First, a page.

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As cancer-killing CAR-T cells course through the body, they make occasional pit stops at the gut. What they do there — and which gut microbes they meet up with — could potentially change the prospects of these engineered immune cells.

Scientists are just beginning to tease apart the conditions that might lead to a gut microbiome to influence how well CAR-T therapy works.

“The gut microbiota is a little bit like the thermostat of the immune system,” said Andrea Facciabene, a cancer immunotherapy researcher at the University of Pennsylvania who co-authored two studies on the topic presented this month at the American Society of Hematology annual meeting. “This immune system needs the gut microbiota as a source of stimuli to be kept in equilibrium and be fit.”

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Anything in a person’s environment — from their dinner choices to their roommates to their pets — can perturb the gut microbiome. Cancer patients risk more severe shocks to the microbiome as antibiotics, chemotherapy, radiation or other treatments can nuke the native, commensal bacteria that reside within us. In the past, researchers have found that antibiotic exposure in particular is associated with worse immunotherapy outcomes, said Melody Smith, a bone marrow transplant and cell therapy physician-scientist at Stanford University.

“But there’s no peer-reviewed literature assessing the association of the intestinal microbiome with CAR-T cell therapy,” said Smith, who set out to study the topic with collaborators at Memorial Sloan Kettering Cancer Center and the University of Pennsylvania, including Facciabene.

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In one study, they looked at 228 patients with lymphoma or leukemia who received CAR-T therapy, 47 of whom received one of three specific antibiotics before starting CAR-T treatment. Those patients ended up with worse survival outcomes on average compared to the other 181 patients, Smith said.

Those antibiotics have a tendency to hose many commensal species of bacteria first. It might be that the patients who got these antibiotics did worse because the treatment was preferentially killing these “good” bugs. Antibiotic treatment reduces the diversity of the patients’ microbiomes, Smith added, which may have negative consequences for CAR-T therapy.

“The idea is basically that the loss of these bacteria is having an impact on [the immune system] that’s very important for a favorable response to CAR-T cells,” Smith said.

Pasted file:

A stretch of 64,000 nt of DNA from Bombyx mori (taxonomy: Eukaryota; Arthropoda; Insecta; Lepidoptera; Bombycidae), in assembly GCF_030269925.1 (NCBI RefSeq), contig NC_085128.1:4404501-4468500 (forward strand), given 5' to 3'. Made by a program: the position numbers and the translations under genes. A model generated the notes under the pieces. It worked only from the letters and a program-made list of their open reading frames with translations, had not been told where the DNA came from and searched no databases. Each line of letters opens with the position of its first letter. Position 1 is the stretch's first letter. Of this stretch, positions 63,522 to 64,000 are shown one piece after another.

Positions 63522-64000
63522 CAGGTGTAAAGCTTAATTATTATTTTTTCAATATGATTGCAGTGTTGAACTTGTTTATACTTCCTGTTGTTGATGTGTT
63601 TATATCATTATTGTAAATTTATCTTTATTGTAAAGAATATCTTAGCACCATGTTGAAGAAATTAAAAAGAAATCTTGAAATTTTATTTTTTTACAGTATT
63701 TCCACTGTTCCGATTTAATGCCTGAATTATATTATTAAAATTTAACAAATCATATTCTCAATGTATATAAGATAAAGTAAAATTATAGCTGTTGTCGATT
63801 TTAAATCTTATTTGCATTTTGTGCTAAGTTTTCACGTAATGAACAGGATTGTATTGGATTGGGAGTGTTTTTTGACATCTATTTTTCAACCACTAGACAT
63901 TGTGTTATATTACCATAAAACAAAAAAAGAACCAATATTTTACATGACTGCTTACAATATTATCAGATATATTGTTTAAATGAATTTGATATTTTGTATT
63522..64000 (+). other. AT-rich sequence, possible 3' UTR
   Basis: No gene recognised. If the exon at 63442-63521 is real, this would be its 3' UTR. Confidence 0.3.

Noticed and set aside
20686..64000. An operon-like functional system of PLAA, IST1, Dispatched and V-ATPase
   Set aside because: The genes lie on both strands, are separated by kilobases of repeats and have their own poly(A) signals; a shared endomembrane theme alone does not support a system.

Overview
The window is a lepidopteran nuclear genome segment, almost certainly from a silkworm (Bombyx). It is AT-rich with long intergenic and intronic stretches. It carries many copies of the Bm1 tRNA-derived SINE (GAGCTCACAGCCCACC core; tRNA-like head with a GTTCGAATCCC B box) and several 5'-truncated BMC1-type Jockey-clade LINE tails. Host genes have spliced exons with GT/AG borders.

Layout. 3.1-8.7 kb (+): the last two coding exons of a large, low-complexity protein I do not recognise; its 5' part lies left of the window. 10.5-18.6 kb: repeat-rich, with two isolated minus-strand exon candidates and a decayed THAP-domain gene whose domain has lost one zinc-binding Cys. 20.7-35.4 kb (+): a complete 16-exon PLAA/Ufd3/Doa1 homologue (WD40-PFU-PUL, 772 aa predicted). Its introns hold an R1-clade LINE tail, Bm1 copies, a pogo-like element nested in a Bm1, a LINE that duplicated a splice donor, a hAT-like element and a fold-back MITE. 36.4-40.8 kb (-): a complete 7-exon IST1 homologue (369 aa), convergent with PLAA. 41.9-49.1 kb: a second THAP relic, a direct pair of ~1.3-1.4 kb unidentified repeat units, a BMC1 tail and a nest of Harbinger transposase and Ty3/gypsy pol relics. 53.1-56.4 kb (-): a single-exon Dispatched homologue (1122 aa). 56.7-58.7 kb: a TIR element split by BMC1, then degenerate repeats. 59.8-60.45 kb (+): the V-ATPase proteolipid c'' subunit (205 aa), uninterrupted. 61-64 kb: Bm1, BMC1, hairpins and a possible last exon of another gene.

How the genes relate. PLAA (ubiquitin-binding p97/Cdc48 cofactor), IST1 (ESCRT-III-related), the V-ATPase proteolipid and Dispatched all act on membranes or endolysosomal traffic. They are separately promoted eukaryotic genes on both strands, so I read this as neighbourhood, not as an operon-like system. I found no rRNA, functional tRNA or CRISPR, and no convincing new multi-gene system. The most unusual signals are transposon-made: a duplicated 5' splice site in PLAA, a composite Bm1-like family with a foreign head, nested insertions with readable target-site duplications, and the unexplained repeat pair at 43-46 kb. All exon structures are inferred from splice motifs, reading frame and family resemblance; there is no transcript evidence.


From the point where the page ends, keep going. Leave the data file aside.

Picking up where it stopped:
In another study by Facciabene and colleagues, one which Smith was not involved in, the researchers found that giving mice with blood cancers the antibiotic vancomycin had the opposite effect for CAR-T therapy. Mice given vancomycin ended up with significantly smaller tumors after CAR-T therapy compared to mice who were only given CAR-T.

Then Facciabene did a follow-up experiment, this time with the goal of modeling what might happen in a human gut, rather than a mouse one. So, he took fecal matter from four healthy human donors and transplanted it into mice. Some of those mice again got oral vancomycin and, once again, they did better on CAR-T therapy than mice who didn’t get the antibiotic — with one exception. Mice who received fecal matter from one particular donor did worse when they got the antibiotic compared to mice with the same human donor who didn’t get the antibiotic.

The seemingly contradictory results from Facciabene and Smith’s experiments underscore how early the research is — and how complicated microbiome and immune system interactions can be, said Matthew Frigault, an oncologist at Mass General Cancer Center who studies CAR-T therapy.

“You can end up with conflicting outcomes depending on what you’re starting with. Depending on the patient, the region they’re from, what your family has, what your environment provides, can all result in a different microbiome,” Frigault explained. “Maybe having diversity in the microbiome helps to modulate the immune system in a preferential way. Some antibiotics will kill certain bacteria preferentially, and then who knows what you’re left with?”

A microbiome made more homogenous by antibiotics might be interacting differently with the immune system and thus changing CAR-T cell outcomes, Frigault said. But even the same experiment may end up with different outcomes in different individuals, simply because everyone’s microbiome is unique to start. That complicates scientists’ ability to identify which antibiotics or which bacterial species are beneficial or deleterious to cancer immunotherapy.

“It would be nice if it was so nicely packaged. That the same taxa are being identified in different studies, and it’s a eureka kind of moment,” Smith said wistfully.

But Smith and Facciabene are embracing the challenge, and they have a list of hypotheses they want to test. Perhaps there’s some byproduct that certain, even unrelated, bacteria are making that’s affecting CAR-T cells or other cancer therapy. Or perhaps there’s a certain assemblage of bacteria that can promote immune therapy, if you can just get the right healthy donor to provide the fecal matter.

“What I’m trying to understand is how may I get the microbiome to go in the right way, the way that would be synergistic with the therapy we’re doing,” Facciabene said. “We are just starting to scratch the surface.”

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